The Georgia Supreme Court will soon decide whether the abortion law the Legislature passed in 2019 should remain in effect — or if, as attorneys for abortion providers argued Tuesday, it was illegal from the start.
In 2019, Georgia passed a law that bans most abortions once a doctor can detect fetal cardiac activity, typically about six weeks into a pregnancy and before many women know they are pregnant.
Attorneys representing abortion rights activists and providers, argued that when the law passed in 2019, Roe v. Wade was the law of the land and the state constitution does not allow the Legislature to enact statutes that violate the law, which lawyers call “void ab initio.” The 1973 U.S. Supreme Court Roe v. Wade ruling, which guaranteed a right to an abortion until a fetus was viable outside the mother’s body, was overturned last summer.
Julia Stone, an attorney representing abortion rights activists and providers, said the purpose of the “void ab initio” clause is to keep the Legislature from enacting statutes that go against settled law. The clause was a result of a Supreme Court decision in Beall v. Beall, an 1850 case.
“This clause first appeared in our constitution in 1861,” Stone said. “And Beall noted that the legislative power was the power ‘most apt to overleap its bounds’ and that when the Legislature did overreach, ‘those bounds shall be adjudged and rendered vain and fruitless,’ and their acts shall be considered void as a ‘noble guard against legislative despotism.’”
Stone said that just because last year’s U.S. Supreme Court decision overturned the nearly 50-year-old Roe ruling, it did not retroactively make the 2019 passage of Georgia’s abortion law legal.
Justices appeared to struggle with Stone’s argument.
“Your theory is that the (2019 abortion law) violated the Georgia Constitution because at the time the (abortion law) was passed, they violated the federal constitution as it was then understood,” Georgia Justice Charlie Bethel said. “But you have a (federal) judicial opinion that said ‘our previous opinions were wrong and were never the law.’”
Bethel, a former Republican state senator, was appointed to the court by Gov. Nathan Deal in 2018.
The U.S. Supreme Court’s June decision to overturn Roe v. Wade in Dobbs v. Jackson Women’s Health Organization paved the way for Georgia’s law to take effect.
Fulton Superior Court Judge Robert McBurney in November ordered the state to no longer enforce the 2019 law, which had been in effect in Georgia since July. The state appealed the case to the Supreme Court, which quickly ordered that the law remain in effect during the legal process.
Solicitor General Stephen Petrany, representing the state, said that it doesn’t matter whether the law was not constitutional when it passed the General Assembly in 2019, it is now in line with the law as established by the U.S. Supreme Court decision.
Petrany said that judicial decisions, “by definition, look backward and look at what already happened.” Additionally, he said, the U.S. Supreme Court said in its opinion that the decision in Roe v Wade was always wrong.
“The entire theory of the case, in plaintiff’s perspective, is that the (state’s abortion law) was void in 2019 because of federal judicial decisions, that’s their entire theory,” he said. “And so the notion that somehow Dobbs does not undo that, it would be incoherent.”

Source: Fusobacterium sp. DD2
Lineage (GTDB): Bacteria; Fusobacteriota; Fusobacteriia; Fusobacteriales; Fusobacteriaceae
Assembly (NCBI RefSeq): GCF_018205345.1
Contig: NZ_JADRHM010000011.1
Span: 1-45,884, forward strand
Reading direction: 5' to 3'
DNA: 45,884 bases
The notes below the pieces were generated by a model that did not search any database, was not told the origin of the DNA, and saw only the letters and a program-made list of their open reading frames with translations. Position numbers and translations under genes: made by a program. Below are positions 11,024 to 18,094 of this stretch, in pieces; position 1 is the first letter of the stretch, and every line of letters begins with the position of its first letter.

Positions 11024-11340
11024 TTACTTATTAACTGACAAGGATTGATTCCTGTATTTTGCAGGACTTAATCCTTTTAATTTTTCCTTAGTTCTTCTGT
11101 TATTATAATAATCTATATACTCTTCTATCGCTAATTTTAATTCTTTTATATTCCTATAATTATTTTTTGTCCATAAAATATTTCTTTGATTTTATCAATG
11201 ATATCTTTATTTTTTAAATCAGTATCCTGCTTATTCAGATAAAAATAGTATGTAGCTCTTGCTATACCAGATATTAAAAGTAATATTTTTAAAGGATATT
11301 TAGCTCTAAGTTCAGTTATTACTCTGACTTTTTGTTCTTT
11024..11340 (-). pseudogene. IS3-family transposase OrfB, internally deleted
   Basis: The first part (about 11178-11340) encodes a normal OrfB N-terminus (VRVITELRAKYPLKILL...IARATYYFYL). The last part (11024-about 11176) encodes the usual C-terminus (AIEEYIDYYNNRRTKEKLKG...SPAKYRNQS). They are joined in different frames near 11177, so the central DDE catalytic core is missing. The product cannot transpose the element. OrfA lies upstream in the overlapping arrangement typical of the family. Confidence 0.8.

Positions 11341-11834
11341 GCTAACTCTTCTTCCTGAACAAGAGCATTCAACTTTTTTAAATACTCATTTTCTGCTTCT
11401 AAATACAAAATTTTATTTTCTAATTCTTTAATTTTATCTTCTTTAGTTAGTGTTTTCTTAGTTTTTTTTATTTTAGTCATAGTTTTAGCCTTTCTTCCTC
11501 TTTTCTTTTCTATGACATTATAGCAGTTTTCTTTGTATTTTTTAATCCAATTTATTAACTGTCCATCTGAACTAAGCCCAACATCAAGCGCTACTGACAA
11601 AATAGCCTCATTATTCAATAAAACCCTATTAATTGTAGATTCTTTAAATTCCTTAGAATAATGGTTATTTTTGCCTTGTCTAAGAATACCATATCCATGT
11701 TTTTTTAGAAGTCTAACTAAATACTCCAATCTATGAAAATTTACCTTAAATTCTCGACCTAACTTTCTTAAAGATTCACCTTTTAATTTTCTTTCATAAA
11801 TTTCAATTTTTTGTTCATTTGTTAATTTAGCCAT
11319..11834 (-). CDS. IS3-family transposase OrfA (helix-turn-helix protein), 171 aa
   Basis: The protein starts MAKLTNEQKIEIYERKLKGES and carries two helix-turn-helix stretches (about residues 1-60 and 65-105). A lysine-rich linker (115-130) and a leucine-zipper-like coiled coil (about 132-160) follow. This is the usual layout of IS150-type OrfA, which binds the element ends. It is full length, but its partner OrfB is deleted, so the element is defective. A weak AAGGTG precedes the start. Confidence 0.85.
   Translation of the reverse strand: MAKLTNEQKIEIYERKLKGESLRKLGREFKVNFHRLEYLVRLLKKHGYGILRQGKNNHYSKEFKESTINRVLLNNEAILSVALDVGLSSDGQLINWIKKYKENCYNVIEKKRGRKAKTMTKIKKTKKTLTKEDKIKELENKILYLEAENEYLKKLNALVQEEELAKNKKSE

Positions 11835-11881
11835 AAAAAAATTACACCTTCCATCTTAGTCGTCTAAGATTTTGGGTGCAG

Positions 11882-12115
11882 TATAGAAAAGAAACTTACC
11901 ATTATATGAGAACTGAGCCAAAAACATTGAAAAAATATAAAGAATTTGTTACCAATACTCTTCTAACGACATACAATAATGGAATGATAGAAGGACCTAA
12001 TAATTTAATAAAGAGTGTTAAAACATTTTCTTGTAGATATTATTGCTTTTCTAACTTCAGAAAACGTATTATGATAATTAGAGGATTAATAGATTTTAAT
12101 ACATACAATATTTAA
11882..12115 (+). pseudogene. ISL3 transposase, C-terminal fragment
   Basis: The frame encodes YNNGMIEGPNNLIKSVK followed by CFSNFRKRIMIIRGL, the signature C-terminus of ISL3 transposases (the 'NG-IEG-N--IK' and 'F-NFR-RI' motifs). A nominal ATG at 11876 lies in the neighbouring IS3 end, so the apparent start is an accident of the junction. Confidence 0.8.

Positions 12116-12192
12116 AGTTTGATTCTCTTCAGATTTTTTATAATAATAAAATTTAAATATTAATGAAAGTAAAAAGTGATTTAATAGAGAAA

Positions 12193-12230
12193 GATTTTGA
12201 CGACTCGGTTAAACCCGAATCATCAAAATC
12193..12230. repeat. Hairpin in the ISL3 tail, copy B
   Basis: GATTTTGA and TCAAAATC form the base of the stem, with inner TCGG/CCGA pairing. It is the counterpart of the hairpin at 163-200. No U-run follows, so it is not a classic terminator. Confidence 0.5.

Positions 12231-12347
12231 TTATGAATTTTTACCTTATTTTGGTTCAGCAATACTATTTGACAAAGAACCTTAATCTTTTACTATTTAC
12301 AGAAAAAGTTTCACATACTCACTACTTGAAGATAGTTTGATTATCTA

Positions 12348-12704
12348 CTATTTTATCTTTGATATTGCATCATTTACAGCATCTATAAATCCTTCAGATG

Justice Verda Colvin said an argument has been made that the only reason the U.S. Supreme Court ruled differently in Dobbs than it did in Roe was because the makeup of the court is more conservative now than it was in the ‘70s. Gov. Brian Kemp appointed Colvin to the state Supreme Court in 2021.
“The bottom line is — even if people view it that way, that is the change in composition of the court — the holding of the Supreme Court of the land is the holding of the Supreme Court of the land,” she said.
State Sen. Ed Setzler, the Acworth Republican who sponsored the bill that became the state’s abortion law, said he is confident the court will rule in favor of the statute staying on the books.
“This was not just something that was was thrown together,” Setzler told reporters after the hearing. “This was carefully planned out, carefully thought through. And every detail of this bill was crafted in a way that was mindful of practical implementation (and to) balance the basic right to life of a child with the difficult circumstances women find themselves in.”
The law in Georgia allows abortions in cases of rape, incest, if the life of the woman is in danger or in instances of “medical futility,” when a fetus would not be able to survive. A police report is required in order to obtain a later abortion if the pregnancy is caused by rape or incest.
Georgia’s law also allows parents to claim an embryo, once a heartbeat is detected, on their state taxes as a dependent and require state officials to count an unborn child toward Georgia’s population in census counts. It also expands the definition of “natural person” to “any human being including an unborn child.”
Kwajelyn Jackson, executive director of Feminist Women’s Health Center and one of the organizations challenging the law, was emotional during a press conference after the hearing, saying that regardless of the Supreme Court’s decision, she was going to continue to work to ensure there is access to abortion in the state.
“We will continue to fight for reproductive justice at every opportunity,” she said. “We will make sure that we are protecting both the lives of people who want to continue a pregnancy to term and those who choose to terminate. ... We will make sure that the citizens of the state and this country understand that reproductive justice is the only pathway we have to freedom.”
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